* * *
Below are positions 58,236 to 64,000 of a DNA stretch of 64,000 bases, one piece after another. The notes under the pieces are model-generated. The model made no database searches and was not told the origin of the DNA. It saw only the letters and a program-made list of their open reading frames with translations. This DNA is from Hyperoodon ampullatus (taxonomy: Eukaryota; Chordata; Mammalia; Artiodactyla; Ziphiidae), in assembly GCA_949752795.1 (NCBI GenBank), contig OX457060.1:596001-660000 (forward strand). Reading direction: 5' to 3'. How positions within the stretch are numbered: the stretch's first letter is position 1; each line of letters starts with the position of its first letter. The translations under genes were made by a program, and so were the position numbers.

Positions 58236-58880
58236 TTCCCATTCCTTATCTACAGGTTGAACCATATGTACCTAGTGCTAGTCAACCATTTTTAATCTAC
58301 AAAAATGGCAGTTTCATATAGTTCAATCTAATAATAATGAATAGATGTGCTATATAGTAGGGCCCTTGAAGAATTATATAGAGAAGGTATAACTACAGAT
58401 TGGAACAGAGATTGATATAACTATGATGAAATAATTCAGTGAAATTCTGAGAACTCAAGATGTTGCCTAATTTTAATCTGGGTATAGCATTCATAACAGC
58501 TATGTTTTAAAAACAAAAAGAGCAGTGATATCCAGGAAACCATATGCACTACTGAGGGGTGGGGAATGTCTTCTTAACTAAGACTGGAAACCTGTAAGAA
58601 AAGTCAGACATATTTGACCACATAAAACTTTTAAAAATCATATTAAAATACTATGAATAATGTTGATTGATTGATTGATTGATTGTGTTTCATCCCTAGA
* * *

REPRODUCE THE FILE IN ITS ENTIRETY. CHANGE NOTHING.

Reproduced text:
Below are positions 58,236 to 64,000 of a DNA stretch of 64,000 bases, one piece after another. The notes under the pieces are model-generated. The model made no database searches and was not told the origin of the DNA. It saw only the letters and a program-made list of their open reading frames with translations. This DNA is from Hyperoodon ampullatus (taxonomy: Eukaryota; Chordata; Mammalia; Artiodactyla; Ziphiidae), in assembly GCA_949752795.1 (NCBI GenBank), contig OX457060.1:596001-660000 (forward strand). Reading direction: 5' to 3'. How positions within the stretch are numbered: the stretch's first letter is position 1; each line of letters starts with the position of its first letter. The translations under genes were made by a program, and so were the position numbers.

Positions 58236-58880
58236 TTCCCATTCCTTATCTACAGGTTGAACCATATGTACCTAGTGCTAGTCAACCATTTTTAATCTAC
58301 AAAAATGGCAGTTTCATATAGTTCAATCTAATAATAATGAATAGATGTGCTATATAGTAGGGCCCTTGAAGAATTATATAGAGAAGGTATAACTACAGAT
58401 TGGAACAGAGATTGATATAACTATGATGAAATAATTCAGTGAAATTCTGAGAACTCAAGATGTTGCCTAATTTTAATCTGGGTATAGCATTCATAACAGC
58501 TATGTTTTAAAAACAAAAAGAGCAGTGATATCCAGGAAACCATATGCACTACTGAGGGGTGGGGAATGTCTTCTTAACTAAGACTGGAAACCTGTAAGAA
58601 AAGTCAGACATATTTGACCACATAAAACTTTTAAAAATCATATTAAAATACTATGAATAATGTTGATTGATTGATTGATTGATTGTGTTTCATCCCTAGA